Mycoplasma genitalium (MG) is a cause of urethritis in men and is becoming increasingly recognized for its etiologic role in cervicitis, endometritis, pelvic inflammatory disease, tubal factor infertility, and preterm birth in women. Unfortunately, this bacterium is resistant to cell wall-targeting antibiotics and to many of the antibiotics curretly used to treat these serious reproductive tract disease syndromes. MG infection may persist for months, and even years, in humans despite the induction of an inflammatory response and specific antibodies during infection. We and others have hypothesized that this persistence is based on the ability of MG to evade the host immune response by antigenic variation in two of its surface proteins, MgpB and MgpC located in its complex and unique terminal organelle. Supporting this hypothesis, we have shown that variation in mgpB and mgpC, the adjacent genes encoding these proteins, is extensive both in vitro and in vivo among cervical/vaginal exudates from persistently infected women and in experimentally infected primates. Despite the limited set of putative recombination genes identified in its 580 kb genome, the smallest of any self-replicating cellular organism, 4% of the MG genome is devoted to incomplete copies (termed MgPars) of mgpB and mgpC. We have shown that recombination between the sequences of mgpBC and the MgPar sites is accomplished by reciprocal segmental recombination, thus distinguishing this system from those of other bacteria in which antigenic variation is achieved by unidirectional recombination (also termed gene conversion) between the genes encoding their surface proteins and archived donor sequences. Our development of novel methods to measure the effect of environmental conditions on mgpBC/MgPar recombination, ability to construct recombination enzyme mutants in MG, and extensive experience in the study of the molecular biology and pathogenesis of this organism, predicts our successful completion of the projects proposed. We hypothesize that: (1) by sequencing a population of mgpBC variants, we will identify """"""""hot spots"""""""" for recombination, preferred MgPar sequences, and flanking signature sequences associated with this process, (2) selected environmental conditions likely to be encountered in vivo will enhance the recombination rate, and (3) novel recombination enzymes, as well as those homologous to enzymes required for general recombination in other organisms, will modulate mgpBC/MgPar recombination in MG. These experiments will complement our studies (funded by other mechanisms) assessing the biologic repercussions of recombination leading to antigenic and phase variation, both in humans and in our newly developed primate model of infection. This study is significant and innovative in that the mechanisms of gene, antigenic, and phase variation will be revealed for an extremely fastidious pathogen with few recombination genes and a very limited genome. The potential impact of our focus on the molecular biology and pathogenesis of this understudied bacterium is great in that novel targets for intervention and treatment may be identified.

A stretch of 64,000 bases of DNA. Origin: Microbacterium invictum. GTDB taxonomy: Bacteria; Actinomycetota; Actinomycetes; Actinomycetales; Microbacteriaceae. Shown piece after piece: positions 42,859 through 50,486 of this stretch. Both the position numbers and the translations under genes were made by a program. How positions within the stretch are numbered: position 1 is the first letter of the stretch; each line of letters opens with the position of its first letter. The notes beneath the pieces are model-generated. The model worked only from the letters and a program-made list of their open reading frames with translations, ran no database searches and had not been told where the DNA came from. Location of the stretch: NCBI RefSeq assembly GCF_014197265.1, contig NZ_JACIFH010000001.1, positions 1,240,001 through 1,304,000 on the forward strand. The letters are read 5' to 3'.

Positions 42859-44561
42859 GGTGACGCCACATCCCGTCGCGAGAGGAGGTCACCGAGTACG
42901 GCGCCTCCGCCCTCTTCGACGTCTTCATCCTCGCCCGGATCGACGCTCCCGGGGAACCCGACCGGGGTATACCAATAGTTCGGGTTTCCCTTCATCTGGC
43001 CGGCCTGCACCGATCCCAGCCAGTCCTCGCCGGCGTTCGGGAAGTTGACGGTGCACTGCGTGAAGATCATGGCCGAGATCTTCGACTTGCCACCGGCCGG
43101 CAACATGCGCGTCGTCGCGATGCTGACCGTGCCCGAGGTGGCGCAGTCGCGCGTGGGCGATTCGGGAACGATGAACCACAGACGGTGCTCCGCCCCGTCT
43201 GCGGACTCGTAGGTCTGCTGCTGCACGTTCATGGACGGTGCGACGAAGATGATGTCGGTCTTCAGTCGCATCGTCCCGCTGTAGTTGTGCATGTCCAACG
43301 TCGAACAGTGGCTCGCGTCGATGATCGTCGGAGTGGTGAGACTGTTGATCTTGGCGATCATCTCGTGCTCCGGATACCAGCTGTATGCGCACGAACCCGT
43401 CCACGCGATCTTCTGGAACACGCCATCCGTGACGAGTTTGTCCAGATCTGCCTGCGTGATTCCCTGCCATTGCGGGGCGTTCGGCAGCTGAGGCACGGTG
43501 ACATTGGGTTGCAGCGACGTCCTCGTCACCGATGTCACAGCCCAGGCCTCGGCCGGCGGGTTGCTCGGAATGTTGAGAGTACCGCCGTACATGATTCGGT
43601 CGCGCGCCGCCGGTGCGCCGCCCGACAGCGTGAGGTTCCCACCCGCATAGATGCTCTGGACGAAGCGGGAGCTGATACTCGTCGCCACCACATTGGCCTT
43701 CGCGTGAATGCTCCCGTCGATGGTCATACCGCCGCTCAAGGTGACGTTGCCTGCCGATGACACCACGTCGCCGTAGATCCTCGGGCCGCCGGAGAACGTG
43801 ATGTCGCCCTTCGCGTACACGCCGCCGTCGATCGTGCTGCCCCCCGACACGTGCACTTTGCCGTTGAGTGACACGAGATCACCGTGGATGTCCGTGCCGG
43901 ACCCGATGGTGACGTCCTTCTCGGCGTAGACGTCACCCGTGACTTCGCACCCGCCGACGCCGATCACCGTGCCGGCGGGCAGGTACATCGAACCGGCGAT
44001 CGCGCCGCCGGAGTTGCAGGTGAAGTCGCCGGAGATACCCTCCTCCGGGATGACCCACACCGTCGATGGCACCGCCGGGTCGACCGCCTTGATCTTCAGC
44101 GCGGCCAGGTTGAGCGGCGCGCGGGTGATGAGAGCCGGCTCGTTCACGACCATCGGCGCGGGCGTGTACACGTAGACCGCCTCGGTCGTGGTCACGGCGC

Public Health Relevance

The proposed studies are focused on Mycoplasma genitalium, an emerging pathogen associated with reproductive tract (genital) disease in men and women. This organism can persist for months and even years in infected individuals, increasing the risk of sexual transmission and ascension into the upper reproductive tract to cause serious disease. Our study will examine the mechanisms used by this bacterium to vary the sequences of the proteins on its surface, allowing it to evade the host immune response to cause persistent disease in infected individuals.

National Institute of Health (NIH)
National Institute of Allergy and Infectious Diseases (NIAID)
Exploratory/Developmental Grants (R21)
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Special Emphasis Panel (ZRG1-IDM-A (80))
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Hiltke, Thomas J
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University of Washington
Internal Medicine/Medicine
Schools of Medicine
United States
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